The castle construction has been fraught with legal battles (over insurance, material use and zoning) and even tragedy. In 1988, Bishop's four-year-old son, Roy, was killed at the castle site, apparently crushed by a tree that Bishop felled. One of the castle's towers is named after Roy, and Bishop says that he will inter his son's ashes there.
A rough-worn, but charismatic man, Bishop tosses off memorable quips: "Engineering without money is ingenuity."; "I'm building this for myself. Basically, I'm an egotist." Early on, this rugged individualist act is endearing but, as the video advances, a darker side of Bishop is revealed. He rants about our nation's eroding morals and civil liberties. Although his convictions are not entirely without merit, his attacks on big government seem increasingly irrational. Near the video's end, he yells from one of the castle's towers, seemingly possessed by a God-given vitriol. "I'm about to pass out. I'm getting...I'm....I just gotta get the blood in the right place now. Get that camera rolling! I'm doing work! I benefit everybody!...I'm the anti-devil!" Come again?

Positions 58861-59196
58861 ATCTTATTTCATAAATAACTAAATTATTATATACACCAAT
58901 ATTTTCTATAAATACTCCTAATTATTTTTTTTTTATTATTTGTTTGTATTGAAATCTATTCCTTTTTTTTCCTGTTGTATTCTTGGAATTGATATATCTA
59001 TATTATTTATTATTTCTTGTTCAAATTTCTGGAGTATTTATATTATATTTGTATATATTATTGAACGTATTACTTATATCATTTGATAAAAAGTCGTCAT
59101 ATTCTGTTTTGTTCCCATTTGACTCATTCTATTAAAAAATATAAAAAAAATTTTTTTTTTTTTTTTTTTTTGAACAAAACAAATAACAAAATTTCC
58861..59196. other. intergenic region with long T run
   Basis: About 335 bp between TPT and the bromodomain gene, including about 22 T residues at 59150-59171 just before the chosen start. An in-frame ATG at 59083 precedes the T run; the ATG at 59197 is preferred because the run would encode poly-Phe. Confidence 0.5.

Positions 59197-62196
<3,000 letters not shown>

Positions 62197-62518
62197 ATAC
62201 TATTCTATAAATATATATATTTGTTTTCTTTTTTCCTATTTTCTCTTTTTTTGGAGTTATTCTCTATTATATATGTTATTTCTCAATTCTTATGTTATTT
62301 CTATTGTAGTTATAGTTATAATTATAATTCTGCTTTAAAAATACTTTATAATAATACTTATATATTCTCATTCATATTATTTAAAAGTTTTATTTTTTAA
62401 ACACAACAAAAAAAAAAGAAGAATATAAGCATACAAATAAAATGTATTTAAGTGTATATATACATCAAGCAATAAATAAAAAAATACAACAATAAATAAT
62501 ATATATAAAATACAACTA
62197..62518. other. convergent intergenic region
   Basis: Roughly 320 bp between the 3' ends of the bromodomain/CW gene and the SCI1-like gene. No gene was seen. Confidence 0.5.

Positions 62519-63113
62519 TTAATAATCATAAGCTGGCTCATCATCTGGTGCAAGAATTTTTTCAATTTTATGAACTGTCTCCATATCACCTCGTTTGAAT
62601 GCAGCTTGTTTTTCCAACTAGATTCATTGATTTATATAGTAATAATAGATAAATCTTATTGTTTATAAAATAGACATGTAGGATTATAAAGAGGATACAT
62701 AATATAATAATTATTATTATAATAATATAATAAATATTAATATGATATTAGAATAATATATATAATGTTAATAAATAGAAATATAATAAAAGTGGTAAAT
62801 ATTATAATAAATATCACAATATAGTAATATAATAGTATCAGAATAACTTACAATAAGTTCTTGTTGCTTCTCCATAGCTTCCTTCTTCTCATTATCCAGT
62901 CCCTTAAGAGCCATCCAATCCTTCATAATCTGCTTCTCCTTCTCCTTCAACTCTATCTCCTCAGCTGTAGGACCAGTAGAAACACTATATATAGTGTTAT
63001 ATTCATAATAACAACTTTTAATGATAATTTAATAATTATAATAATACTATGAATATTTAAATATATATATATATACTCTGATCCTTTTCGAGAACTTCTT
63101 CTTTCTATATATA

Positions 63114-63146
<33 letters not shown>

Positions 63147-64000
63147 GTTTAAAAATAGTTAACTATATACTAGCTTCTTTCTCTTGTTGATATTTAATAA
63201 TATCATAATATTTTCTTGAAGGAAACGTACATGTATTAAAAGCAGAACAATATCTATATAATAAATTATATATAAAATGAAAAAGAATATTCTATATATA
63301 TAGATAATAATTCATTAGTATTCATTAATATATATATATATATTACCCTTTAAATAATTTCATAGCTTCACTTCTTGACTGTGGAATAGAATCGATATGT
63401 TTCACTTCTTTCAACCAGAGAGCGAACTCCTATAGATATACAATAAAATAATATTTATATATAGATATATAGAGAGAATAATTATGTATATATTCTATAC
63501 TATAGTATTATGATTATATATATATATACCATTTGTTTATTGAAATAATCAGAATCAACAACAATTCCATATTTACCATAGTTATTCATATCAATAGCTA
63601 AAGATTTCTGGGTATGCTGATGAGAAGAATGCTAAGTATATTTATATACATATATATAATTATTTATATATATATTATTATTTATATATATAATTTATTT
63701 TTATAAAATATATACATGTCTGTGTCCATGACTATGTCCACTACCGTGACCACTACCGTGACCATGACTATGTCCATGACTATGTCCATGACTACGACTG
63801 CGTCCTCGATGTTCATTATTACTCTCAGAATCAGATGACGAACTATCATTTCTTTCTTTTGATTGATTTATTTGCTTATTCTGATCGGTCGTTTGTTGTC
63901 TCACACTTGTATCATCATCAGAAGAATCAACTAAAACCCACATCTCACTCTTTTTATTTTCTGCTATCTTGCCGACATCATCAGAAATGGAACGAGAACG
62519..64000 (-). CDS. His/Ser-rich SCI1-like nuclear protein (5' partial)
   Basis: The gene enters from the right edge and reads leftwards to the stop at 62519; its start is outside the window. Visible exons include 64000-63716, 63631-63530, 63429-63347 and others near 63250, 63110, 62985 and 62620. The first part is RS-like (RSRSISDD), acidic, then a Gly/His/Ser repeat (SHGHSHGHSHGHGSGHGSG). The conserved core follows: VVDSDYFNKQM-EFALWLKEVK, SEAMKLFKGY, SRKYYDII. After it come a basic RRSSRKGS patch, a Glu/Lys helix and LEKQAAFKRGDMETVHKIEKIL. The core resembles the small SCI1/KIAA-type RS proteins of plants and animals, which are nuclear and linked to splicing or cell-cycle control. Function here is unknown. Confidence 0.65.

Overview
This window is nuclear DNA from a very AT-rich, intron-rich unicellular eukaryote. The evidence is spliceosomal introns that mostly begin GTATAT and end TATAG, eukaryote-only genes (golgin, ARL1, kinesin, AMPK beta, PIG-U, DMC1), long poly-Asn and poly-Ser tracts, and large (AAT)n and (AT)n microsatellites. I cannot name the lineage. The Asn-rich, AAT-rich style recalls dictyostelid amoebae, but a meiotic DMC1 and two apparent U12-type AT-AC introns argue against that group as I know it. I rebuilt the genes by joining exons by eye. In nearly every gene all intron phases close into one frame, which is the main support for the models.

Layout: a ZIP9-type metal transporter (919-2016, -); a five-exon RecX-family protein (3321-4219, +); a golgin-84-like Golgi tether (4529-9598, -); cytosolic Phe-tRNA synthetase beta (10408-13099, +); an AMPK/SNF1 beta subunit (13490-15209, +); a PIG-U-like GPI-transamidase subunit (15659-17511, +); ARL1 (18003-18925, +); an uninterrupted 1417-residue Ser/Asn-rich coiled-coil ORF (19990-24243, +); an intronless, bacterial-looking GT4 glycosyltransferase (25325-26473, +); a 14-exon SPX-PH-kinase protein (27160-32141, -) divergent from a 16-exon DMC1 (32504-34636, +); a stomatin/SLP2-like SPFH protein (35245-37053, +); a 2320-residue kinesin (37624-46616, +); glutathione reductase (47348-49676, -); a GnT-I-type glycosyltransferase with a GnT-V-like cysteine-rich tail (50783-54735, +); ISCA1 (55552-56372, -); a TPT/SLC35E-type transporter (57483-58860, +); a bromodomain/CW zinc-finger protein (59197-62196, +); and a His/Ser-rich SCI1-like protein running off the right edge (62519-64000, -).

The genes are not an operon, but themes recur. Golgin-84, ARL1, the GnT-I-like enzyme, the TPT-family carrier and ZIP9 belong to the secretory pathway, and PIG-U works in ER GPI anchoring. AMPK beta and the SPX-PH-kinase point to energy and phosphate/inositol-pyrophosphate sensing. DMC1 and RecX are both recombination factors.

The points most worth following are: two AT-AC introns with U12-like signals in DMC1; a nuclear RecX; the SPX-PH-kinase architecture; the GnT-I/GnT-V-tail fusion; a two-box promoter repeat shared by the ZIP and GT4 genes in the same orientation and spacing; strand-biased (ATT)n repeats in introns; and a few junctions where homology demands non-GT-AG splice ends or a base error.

Still, like Jean Dubuffet, I believe that (with the exception of Sunday painters) those artists wiling away in obscurity, whatever their reasons, are often producing exceptionally exciting work. Bishop is one such outsider, and his astonishing project deserves more attention.
I often find myself in arguments in which I want to simply turn to the other person and say. "With all due respect, Marshall, you're wrong about the beards." The other person is usually a bureaucrat, customer service representative, or just a plain old customer.